USA (MNN) — Decades ago, Nepalese farmers were invited to come and put their agricultural skills to use in Bhutan. Around twenty years ago, those Nepalese were invited to leave.
Some tried to return to Nepal, but mostly to no avail. They attempted to take refuge in India, but little ground was gained there either. Around that time, the United Nations stepped in and provided refugee camps around the globe for these refugees.
According to the Bhutanese Refugee Support Group, 1/6 of Bhutan's people have sought asylum in other nations since 1991. 105,000 Bhutanese have spent more than 15 years living in refugee camps.
Only in the last few years have they begun to start new lives outside of refugee camps in nations including the United States, Canada, Australia, Denmark, New Zealand, the Netherlands and Norway.
Exact numbers are unclear, but it's certain that the number of Bhutanese refugees resettling in the U.S. is on the rise. Tom Dudenhofer with Audio Scripture Ministries says there are now Bhutanese refugees "in Spokane, in Boston, in Dallas, Lansing-Michigan, Grand Rapids-Michigan, Chicago, Seattle, the Bronx (New York)," and more.
Anyone familiar with ASM would usually associate their work of recording the Scriptures into audio formats and distributing digital audio players with nations such as India or Mozambique, not the U.S. But in recent months, ASM has not only taken note of the swell in number of Bhutanese in the States, but the ministry has made this group an intentional part of their outreach.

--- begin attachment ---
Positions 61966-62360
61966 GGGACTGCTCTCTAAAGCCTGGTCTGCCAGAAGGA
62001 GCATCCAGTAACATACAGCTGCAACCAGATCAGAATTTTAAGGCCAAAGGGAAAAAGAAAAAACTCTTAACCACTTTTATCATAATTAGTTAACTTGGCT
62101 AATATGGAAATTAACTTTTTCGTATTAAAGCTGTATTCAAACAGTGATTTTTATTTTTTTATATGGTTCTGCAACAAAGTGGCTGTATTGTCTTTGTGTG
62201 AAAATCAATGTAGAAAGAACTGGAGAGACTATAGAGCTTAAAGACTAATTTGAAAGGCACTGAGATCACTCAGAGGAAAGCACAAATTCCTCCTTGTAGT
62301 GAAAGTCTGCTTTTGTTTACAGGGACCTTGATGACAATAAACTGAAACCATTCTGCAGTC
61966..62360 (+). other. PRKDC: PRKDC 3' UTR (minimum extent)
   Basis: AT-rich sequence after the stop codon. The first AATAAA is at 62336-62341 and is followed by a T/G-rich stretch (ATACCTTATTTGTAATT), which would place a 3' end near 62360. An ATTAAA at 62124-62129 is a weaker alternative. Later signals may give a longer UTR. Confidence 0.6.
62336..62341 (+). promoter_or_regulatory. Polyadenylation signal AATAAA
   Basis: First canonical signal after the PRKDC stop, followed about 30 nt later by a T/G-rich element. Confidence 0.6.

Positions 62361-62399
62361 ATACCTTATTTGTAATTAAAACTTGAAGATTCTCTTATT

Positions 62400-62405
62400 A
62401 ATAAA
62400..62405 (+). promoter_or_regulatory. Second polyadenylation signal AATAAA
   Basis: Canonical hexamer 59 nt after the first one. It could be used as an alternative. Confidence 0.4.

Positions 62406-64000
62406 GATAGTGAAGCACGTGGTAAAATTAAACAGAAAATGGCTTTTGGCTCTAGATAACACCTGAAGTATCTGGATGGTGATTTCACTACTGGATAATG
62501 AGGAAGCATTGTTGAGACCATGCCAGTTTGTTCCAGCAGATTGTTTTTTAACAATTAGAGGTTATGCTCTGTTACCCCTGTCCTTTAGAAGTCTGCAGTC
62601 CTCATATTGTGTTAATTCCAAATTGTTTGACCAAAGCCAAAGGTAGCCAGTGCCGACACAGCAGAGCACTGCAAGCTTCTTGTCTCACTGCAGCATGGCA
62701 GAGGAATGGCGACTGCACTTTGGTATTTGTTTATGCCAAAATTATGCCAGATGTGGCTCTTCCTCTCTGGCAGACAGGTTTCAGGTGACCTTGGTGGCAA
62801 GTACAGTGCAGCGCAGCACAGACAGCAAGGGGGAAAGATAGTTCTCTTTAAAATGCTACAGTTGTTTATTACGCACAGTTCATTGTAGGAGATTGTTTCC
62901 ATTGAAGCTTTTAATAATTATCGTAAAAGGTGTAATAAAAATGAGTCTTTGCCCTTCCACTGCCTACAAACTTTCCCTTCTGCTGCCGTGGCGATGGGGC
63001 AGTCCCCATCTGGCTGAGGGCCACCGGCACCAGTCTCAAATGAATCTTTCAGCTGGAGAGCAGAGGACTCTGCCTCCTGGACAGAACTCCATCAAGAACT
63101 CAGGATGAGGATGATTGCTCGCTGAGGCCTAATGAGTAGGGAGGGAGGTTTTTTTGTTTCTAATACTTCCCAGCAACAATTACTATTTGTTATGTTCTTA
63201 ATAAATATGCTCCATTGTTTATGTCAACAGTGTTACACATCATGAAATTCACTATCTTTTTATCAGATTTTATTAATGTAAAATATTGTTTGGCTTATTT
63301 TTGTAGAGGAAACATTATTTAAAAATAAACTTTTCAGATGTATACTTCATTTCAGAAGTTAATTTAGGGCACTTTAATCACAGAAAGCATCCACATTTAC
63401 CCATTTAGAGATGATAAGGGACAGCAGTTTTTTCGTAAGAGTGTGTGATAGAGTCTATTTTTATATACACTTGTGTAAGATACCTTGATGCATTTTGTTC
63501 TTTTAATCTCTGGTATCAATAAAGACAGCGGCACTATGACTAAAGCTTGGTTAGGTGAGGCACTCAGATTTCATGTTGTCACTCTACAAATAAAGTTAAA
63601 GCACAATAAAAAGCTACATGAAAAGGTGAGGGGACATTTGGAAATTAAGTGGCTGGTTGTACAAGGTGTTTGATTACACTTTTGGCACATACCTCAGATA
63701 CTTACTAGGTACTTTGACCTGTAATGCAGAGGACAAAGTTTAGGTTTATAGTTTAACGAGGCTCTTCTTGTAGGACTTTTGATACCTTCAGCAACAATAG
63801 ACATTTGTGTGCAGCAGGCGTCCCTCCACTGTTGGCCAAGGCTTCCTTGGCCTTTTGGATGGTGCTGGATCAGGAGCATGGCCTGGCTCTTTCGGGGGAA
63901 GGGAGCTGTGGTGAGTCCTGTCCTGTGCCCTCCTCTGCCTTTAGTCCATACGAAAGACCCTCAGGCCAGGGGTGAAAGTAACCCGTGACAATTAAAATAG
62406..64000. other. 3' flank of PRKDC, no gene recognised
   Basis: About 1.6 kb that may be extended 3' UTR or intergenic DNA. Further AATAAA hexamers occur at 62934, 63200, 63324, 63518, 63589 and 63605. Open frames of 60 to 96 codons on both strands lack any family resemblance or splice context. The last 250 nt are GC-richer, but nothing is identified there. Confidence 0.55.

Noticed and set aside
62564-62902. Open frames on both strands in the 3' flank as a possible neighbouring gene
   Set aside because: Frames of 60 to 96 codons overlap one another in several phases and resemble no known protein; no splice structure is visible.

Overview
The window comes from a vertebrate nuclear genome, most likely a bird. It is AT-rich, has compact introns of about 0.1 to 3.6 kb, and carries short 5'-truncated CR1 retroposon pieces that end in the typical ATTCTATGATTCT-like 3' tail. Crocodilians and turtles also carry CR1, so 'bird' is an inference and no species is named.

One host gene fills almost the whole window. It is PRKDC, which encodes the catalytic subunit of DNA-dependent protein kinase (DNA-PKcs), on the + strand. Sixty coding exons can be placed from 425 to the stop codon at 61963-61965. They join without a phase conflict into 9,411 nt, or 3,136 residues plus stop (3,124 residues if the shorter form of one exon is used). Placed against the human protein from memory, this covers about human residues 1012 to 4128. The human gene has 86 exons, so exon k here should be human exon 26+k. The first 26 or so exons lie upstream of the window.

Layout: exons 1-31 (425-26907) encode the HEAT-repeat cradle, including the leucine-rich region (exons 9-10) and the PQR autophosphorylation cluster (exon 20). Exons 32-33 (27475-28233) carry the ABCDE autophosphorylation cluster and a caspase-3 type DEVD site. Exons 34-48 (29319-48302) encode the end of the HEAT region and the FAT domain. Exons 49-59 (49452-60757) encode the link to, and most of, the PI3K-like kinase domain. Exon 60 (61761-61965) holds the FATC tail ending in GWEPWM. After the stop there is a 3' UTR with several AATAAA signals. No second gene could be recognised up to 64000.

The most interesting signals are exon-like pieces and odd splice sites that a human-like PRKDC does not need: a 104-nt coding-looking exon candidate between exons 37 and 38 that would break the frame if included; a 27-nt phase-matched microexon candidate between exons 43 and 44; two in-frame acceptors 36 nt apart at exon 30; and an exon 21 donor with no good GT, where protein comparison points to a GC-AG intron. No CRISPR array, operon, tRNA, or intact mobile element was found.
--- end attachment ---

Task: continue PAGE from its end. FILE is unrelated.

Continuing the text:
Many of these refugees can't read. Providentially, ASM provides audio Scriptures mainly for this demographic.
"We're encouraging people to think about the possibility of triggering a little missions outreach right in their own town. Look for some of these people who usually are not in plain sight; then discretely and gently with love see if any of these folks that would appreciate the opportunity to listen to God's Word in their own language," says Dudenhofer.
As ASM has distributed audio players with the Scriptures loaded on them in the Nepali language, they have found people to be open to what the Gospels say.
"[The refugees] have had a rough life for the last 20 years, living in these refugee camps. Now, upon finding a country that actually is friendly to them and wants them, they're just very, very open," explains Dudenhofer.
If you know Bhutanese refugees in your own area, or even refugees from other nations, start to build relationships with them. Contact ASM, and when the timing is right, consider giving audio players to the refugees, with Scriptures in their own language. Pray, and see what God does when you do missions right in your own backyard.
If you have questions about obtaining audio Scriptures, contact ASM here.